“Saying we are excited to add Tyler to our roster would be a major understatement,” Pietrack said. “Tyler is a player we coveted early in the recruiting process. At 6-6, Tyler is extremely athletic, can run like a deer and finishes everything above the rim. His junior college coaches loved his toughness, work ethic and his ability to guard every position on the court. He averaged 10 points and five rebounds per game in arguably the toughest junior college region in the country. He is a tough son of a gun.”
Kinghorn said his family had previously visited Durango and told him how beautiful it was, so he had an idea about his future surroundings though he was not able to take a visit. Now, he is eager to get to work.
“I have already seen most of the players on the team. We are one of the best scoring teams in the country,” he said. “I feel like if we get stronger in some areas, we can make a deep run this year. I’m excited to get back on the court and win games.”
Eric JamermanNo stranger to the conference, Jamerman is back in the RMAC after one year away.
A 6-2 guard out of Casper Junior College in Wyoming, Jamerman spent his first season at Chadron State and averaged 4.8 points per game. He scored 17 points against FLC in 2018 on a 6-of-12 shooting performance, including 4-of-8 from 3-point range.
“We played against him and admired how hard he played and loved the fact that he could really shoot the ball,” Pietrack said. “Our program has always been known for how well we score, and adding another weapon like Eric from the outside was something we jumped on.”
Jamerman said he didn’t remember much about his big game against FLC in 2018, but he did remember the post game handshake line.
“After the game, I remember talking to Coach P. He told me he thought I was going to be a great player and all this good stuff,” Jamerman said. “Honestly, that stuck with me. It’s amazing how things work out, and now I am coming to play for him.”
The product of Douglas, Wyoming, returned to his home state for one year of junior college with Casper, where he averaged 4.2 points and 11.8 minutes per game. Pietrack said he will make a strong rotational player in the RMAC.
“Eric is an extremely high character, hard working individual that can really shoot it and defend,” said Casper head coach Shaun Gutting. “He is a really smart player who has a great feel for the game as well as a fantastic teammate.”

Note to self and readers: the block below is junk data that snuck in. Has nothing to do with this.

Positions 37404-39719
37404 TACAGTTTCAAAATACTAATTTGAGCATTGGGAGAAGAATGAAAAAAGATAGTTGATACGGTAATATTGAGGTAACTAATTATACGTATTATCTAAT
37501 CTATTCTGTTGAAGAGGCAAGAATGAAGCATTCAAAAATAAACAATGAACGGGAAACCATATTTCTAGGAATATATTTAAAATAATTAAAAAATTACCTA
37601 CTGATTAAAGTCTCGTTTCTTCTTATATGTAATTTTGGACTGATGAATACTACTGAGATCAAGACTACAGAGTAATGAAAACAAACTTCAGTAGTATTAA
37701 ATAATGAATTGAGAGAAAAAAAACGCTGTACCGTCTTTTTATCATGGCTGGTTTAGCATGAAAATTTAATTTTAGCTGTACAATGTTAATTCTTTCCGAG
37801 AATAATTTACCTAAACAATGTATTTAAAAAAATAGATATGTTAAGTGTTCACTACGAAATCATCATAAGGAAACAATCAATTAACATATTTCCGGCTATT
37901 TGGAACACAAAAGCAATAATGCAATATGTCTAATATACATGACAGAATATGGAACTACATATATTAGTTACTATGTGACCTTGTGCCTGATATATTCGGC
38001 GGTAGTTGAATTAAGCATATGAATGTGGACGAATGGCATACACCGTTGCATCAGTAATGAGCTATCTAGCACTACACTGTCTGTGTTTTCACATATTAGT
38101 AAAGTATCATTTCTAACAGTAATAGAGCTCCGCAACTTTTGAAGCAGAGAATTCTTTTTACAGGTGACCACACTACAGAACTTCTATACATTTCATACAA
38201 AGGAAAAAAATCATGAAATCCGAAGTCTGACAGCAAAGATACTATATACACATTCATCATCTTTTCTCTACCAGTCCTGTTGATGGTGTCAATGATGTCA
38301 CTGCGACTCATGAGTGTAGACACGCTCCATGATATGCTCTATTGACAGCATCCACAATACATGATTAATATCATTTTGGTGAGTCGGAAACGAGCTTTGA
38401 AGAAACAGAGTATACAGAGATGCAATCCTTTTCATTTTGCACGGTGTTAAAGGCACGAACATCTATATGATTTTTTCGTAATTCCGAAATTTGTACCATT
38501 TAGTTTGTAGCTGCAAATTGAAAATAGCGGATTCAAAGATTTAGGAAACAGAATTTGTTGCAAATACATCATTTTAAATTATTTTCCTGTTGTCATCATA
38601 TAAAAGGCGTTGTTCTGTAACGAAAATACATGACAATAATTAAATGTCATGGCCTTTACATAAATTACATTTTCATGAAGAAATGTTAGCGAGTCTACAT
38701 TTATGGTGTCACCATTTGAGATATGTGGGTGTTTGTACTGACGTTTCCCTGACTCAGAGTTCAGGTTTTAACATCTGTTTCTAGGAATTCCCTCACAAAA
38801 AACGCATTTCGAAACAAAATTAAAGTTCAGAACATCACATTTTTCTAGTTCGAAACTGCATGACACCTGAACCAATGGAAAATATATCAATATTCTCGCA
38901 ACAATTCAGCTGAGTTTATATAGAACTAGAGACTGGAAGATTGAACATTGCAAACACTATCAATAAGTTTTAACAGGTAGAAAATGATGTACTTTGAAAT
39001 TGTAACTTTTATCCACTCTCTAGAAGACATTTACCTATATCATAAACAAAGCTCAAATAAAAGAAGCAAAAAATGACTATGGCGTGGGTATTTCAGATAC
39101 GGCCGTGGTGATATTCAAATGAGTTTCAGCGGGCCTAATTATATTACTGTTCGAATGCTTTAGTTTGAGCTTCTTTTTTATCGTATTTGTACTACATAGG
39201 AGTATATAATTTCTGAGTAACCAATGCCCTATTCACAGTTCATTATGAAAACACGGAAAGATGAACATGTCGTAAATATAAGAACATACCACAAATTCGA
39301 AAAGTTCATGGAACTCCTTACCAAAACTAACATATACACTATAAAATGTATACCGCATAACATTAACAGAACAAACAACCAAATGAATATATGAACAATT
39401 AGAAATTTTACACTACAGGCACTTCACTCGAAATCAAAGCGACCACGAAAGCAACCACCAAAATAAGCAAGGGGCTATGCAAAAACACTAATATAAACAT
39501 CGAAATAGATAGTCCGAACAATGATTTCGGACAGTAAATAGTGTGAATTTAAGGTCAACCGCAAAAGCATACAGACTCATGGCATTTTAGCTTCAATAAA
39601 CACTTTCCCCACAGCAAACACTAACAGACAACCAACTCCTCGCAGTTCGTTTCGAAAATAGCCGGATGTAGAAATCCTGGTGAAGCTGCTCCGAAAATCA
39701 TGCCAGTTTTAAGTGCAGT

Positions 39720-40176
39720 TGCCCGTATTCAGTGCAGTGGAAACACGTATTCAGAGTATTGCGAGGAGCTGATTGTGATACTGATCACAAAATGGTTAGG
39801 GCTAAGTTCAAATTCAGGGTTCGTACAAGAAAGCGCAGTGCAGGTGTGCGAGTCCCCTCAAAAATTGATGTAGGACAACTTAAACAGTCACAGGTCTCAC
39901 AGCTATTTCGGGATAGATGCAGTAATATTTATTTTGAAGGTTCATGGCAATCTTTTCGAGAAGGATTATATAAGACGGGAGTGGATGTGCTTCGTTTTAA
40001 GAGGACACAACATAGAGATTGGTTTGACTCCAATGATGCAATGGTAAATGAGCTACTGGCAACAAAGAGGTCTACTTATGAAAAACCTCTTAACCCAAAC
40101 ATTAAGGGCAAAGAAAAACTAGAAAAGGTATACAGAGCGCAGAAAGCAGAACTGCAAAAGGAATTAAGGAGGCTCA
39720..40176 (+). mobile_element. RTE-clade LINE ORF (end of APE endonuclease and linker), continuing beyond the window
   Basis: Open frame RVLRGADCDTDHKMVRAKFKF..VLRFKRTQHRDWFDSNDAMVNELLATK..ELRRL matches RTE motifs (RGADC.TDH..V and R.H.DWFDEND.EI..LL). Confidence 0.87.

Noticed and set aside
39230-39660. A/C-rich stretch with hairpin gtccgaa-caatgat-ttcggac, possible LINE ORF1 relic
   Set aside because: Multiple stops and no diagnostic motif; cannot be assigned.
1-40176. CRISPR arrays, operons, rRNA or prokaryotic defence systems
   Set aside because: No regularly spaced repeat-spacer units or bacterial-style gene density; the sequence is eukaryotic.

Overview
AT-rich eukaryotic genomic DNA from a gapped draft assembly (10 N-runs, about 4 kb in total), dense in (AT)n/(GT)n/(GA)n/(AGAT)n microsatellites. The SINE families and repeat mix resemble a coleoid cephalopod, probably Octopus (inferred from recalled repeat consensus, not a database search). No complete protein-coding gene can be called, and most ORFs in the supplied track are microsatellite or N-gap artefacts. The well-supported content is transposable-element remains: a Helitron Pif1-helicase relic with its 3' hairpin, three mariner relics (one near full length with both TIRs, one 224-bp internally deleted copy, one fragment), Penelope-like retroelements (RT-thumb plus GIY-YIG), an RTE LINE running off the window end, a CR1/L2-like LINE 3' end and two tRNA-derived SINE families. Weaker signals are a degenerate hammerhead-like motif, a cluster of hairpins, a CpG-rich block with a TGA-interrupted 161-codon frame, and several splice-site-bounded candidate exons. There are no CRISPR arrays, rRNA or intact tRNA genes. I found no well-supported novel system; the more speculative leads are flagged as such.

Jamerman said he struggled a bit at times last season but felt the experience of being surrounded by and playing against high-level players has him ready for his RMAC return. His goal is to be a leader on the court and to make shots.
“It became quite apparent during the recruiting process that Eric really wanted to be part of what we have built here at Fort Lewis and was excited about the opportunity to be part of a tradition rich program,” Pietrack said. “We are thrilled to add Eric to our team and look forward to coaching him the next two seasons.”
Ra’Shjon MartinezThe lone freshman of the class is a good one for FLC. Martinez will come to FLC out of Dream City Christian in Arizona as one of the top defensive guards from the entire Southwest.
“We absolutely got a steal in signing Ra’Shjon Martinez,” Pietrack said. “Dream City is one of the best prep schools in the western United States, and Ra’Shjon was a starter and defensive captain for them all season. We loved the way the Ra’Shjon plays and are incredibly excited to see him grow as a player the next four years.”
Martinez, the brother of UNLV center Jhaylon Martinez, signed with the Skyhawks in December. The 6-3 guard could compete for playing time right away and will be part of a strong core of young guards with Akuel Kot and Junior Garbrah, who each played significant minutes as freshmen last year.
“Those two guys can teach me the ways of how everything works,” Martinez said. “They had a huge impact last year. Being able to play with each other through the years, we can play off each other and really play well with each other.”
Pietrack called Martinez a relentless player with an outstanding motor. And, with his length, he will be able to guard multiple positions.
“I’m excited to create a bond with the team on and off the court,” Martinez said. “Being the only freshman coming in, I will have the older guys to look up to. I’m ready to play and think we can beat a lot of teams in our conference this year with the talent coming back and all the pieces coming in. If everyone plays their role and the right way, we can be a really good team.”